LACONIA — In 1914, James R. “Jim” Irwin boarded a train in Boston and got off at Weirs Beach. He was a young man from a poor Irish-American family, and his worldly possessions were contained within the suitcase he carried in one hand and a trumpet case in the other.
In just a few years, Irwin became one of the most important players in the Weirs Beach business scene, and his mark is still visible on the city today, both in terms of the marine company that bears his name and also in other ways that are less apparent, but equally significant.
Jim Irwin was born in Cambridge, Massachusetts, Oct. 27, 1891, and grew up in Dorchester. Young Jim’s life was meager, according to his son, John P. “Jack” Irwin. By the time most children would be preparing for high school, Jim, the oldest of eight children, was seeking his education in the real world – specifically, Boston’s financial district, where he found work as a message boy, running orders between traders.
He saved his earnings until he could buy a trumpet, and then paid for trumpet lessons with the best teacher that would take him. As Jack tells it, his father, even though he grew up modestly, wouldn’t settle for second-best. Those lessons proved to be a worthy investment.
“World War I came along, and he joined the Navy,” said Jack. “One of the things that he did in the Navy was blow the trumpet.”
Jim might not have been born into a privileged family, but he knew how to play the cards that he was dealt. One of those was the natural ability to sell, and when he got to Weirs he talked his way into a house band at a dancehall that also screened silent movies.
But Jim Irwin had more in mind than a gig playing music, and he didn’t waste any time pursuing the opportunities he saw.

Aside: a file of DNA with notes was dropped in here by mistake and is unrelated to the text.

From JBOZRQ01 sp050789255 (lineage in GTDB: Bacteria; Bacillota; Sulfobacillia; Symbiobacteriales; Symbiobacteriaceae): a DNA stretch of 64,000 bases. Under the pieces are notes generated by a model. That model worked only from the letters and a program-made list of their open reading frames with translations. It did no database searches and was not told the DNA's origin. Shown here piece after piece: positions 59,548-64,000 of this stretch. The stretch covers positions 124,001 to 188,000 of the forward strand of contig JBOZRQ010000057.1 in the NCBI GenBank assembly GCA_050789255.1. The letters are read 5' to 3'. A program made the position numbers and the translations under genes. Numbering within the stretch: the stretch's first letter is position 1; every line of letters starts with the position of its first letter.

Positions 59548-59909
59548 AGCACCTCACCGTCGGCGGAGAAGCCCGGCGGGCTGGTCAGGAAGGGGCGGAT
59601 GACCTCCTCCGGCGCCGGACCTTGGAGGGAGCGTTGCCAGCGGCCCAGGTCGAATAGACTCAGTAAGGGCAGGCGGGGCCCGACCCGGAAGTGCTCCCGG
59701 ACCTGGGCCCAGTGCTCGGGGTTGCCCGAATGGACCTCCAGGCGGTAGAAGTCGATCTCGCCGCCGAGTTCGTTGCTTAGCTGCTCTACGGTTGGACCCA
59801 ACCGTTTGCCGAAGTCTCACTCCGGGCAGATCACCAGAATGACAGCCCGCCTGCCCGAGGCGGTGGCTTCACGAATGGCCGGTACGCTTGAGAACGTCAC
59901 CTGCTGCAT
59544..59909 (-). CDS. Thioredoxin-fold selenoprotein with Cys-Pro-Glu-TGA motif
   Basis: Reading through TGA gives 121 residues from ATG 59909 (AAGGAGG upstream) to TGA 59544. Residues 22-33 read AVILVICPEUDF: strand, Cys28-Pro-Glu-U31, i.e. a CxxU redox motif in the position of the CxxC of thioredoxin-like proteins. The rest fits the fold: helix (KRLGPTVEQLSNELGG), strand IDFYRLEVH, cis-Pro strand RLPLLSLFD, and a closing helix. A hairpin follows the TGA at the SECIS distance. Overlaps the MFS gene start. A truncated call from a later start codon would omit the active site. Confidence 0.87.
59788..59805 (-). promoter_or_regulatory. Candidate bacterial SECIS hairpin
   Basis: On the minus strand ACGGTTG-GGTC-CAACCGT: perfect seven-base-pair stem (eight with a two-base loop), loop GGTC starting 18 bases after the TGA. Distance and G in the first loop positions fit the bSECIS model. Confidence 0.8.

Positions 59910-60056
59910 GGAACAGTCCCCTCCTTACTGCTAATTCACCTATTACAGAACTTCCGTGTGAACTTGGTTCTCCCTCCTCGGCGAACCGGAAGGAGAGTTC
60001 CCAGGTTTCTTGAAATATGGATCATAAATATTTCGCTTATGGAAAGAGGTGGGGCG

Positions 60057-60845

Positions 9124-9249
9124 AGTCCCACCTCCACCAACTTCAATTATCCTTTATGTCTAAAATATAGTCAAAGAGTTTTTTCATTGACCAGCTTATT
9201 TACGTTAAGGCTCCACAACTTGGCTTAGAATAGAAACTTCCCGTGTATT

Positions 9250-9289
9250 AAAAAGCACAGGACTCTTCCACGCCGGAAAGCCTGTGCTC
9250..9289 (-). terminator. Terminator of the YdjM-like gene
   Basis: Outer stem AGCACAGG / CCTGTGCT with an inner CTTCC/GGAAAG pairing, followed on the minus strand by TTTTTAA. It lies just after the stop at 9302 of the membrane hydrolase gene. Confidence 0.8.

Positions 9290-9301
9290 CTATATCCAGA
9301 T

“The rest of that band, in the morning, would sleep in,” Jack said. “He got up and got a job at a little marine yard.”
It was 1914, right at the beginning of boating on Winnipesaukee. The marina that hired Irwin was more of a machine and repair shop than what a marina looks like today. Within a few short years, Irwin was not just a trumpet player and a yard hand – he was the band leader and manager of the marine business. And in the off-season, he returned to Boston to work in the financial district and play in an orchestra.
Then Irwin was called to join the US Navy and assigned aboard the USS Nebraska, two weeks before World War I was declared. He organized an orchestra, which was so successful he was ordered to form others. He was formally discharged at the end of 1918, but did not return until late February of 1919.
When he came back to Weirs Beach that year, Irwin purchased the Music Hall and marine business, marking the beginning of Irwin Marine. He saw a greater potential than machining parts and repairing boats, and so he emphasized sales and rentals.
“My father always did everything tops,” Jack said. “He recognized what it was to be successful.”
And Irwin knew the value of a well-timed bluff. Jack pulls out a copy of a pamphlet his father printed in order to market his fledgling business to tourists arriving at the Weirs Train Station.
“The Largest Motorboat Livery in the World,” it boasts, and “25 Row-Boats” available to rent. Jack chuckled, “If he had 25 or 10, that’s a good question.” Later, when the elder Irwin was named chairman of the Lakeport National Bank, Jack asked him why it said “Dartmouth College” under his name, when he had never even attended high school. “All the other guys went to Dartmouth,” was the answer. And who would dare question the bank chairman?